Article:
Lakeside Organic GardensBrian Peixoto, sales manager for Lakeside Organic Gardens, said the family-owned certified organic grower-shipper can't grow enough kale to satisfy demand. He credited the juicing fad for much of the demand spike.Although food trend watchers have crowned cauliflower “the next kale” for 2014, Robert Schueller, public relations director for Los Angeles-based World Variety Produce Inc., which markets under the Melissa’s brand, said don’t count out kale as being “the next kale.”
“The kale trend hasn’t even plateaued yet,” he said. “It continues to rise because of the number of varieties. Cauliflower is rumored to be the big thing for this year. We’ll see if that will be the case this spring.”
Schueller said food trends typically start with chefs and foodservice, then work down to retail and home cooks who want to try to recreate food they’ve had at restaurants.
As for cauliflower, he said World Variety Produce hasn’t seen unusually large demand increases for either its white or colorful blend of purple, orange and green.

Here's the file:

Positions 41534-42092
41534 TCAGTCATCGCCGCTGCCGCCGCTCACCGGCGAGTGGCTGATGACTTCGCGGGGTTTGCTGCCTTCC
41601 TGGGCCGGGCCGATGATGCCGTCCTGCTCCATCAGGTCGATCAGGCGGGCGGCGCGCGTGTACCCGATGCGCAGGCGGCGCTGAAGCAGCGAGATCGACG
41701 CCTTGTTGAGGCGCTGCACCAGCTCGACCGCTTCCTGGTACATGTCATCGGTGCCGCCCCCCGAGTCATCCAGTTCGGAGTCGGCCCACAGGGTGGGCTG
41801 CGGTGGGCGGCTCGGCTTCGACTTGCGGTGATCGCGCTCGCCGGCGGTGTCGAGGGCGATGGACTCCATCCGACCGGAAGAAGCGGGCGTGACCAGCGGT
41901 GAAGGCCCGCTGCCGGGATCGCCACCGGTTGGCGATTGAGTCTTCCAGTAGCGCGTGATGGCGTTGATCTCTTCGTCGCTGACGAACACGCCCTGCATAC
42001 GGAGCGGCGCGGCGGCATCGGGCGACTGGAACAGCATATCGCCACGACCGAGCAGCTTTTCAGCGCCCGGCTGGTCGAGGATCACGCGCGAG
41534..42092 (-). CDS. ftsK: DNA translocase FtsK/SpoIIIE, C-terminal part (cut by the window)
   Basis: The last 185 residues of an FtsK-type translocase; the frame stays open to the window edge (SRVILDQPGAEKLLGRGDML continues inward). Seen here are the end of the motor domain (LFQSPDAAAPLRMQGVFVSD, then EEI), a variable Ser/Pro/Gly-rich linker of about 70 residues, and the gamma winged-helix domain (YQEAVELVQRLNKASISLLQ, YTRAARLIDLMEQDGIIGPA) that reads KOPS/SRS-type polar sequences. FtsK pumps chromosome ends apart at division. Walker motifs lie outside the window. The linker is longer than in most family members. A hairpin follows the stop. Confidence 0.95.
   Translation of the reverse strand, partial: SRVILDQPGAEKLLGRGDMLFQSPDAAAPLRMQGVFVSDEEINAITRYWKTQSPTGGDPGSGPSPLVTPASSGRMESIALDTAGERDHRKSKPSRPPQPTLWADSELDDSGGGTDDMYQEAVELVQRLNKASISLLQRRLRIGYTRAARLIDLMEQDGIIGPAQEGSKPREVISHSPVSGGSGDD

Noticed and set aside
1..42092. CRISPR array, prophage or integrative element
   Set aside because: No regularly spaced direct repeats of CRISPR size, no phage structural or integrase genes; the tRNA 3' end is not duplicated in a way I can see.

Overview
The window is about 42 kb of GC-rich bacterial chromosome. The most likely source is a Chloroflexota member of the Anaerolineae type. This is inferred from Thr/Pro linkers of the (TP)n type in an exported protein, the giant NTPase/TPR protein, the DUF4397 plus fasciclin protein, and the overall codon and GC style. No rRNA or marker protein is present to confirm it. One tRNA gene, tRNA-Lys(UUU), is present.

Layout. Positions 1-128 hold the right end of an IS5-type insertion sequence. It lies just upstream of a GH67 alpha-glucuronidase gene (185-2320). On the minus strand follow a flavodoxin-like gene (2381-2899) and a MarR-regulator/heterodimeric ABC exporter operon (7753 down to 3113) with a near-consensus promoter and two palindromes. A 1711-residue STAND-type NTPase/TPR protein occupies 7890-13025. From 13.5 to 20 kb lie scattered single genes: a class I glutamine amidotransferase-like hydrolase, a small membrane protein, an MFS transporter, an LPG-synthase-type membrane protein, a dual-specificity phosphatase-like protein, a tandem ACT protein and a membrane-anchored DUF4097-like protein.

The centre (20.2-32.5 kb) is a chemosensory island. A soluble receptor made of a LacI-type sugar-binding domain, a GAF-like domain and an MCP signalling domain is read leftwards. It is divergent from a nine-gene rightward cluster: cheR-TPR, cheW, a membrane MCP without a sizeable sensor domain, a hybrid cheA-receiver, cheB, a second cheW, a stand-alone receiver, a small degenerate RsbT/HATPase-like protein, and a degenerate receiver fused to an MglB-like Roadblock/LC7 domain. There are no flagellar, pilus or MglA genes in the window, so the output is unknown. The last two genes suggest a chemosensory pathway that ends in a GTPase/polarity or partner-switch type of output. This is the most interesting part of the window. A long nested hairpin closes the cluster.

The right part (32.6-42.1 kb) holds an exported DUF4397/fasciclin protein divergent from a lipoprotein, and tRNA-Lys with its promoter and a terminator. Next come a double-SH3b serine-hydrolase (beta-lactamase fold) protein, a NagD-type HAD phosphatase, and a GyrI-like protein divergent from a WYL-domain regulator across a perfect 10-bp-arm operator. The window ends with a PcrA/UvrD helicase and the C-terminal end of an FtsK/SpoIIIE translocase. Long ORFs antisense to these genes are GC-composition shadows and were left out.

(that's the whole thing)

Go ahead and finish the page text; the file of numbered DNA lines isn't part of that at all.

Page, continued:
“I wouldn’t say there’s a tremendous spike, but ask me in late May or June,” Schueller said.
The kale trend began about three years ago and has expanded to home cooks and the juicing set. In addition to the mainstay black kale, Schueller said varieties include red kale, lacinto or dinosaur kale, flowering kale and even kale sprouts, which Melissa’s introduced last year.
Diana McClean, marketing director for Salinas, Calif.-based Tanimura & Antle, said kale continues to hold its own as a superfood although the jury’s still out on whether cauliflower will attain similar stature.
“Our demand for both items has been steady,” she said. “A recent article in Time magazine stated that kohlrabi is the next kale. Kohlrabi is now on buyer’s radar, but demand is still very manageable.”
Lori Bigras, marketing manager for Salinas-based Mann Packing, said dark green vegetables in general have received increased consumer attention.
Mann Packing and Chicago-based consumer research firm Technomic Inc. sponsored a consumer study that focused on salad greens. It found consumers were looking for darker and more colorful greens in their salads, Bigras said.
“Consumers are on the antioxidants bandwagon and are looking for darker-skinned fresh produce options that are higher in nutrients,” she said “These include kale but also all leafy salad greens, including the darker red leaf varieties.”
The survey also backs up other research that found similar trends with consumers seeking more healthful food options.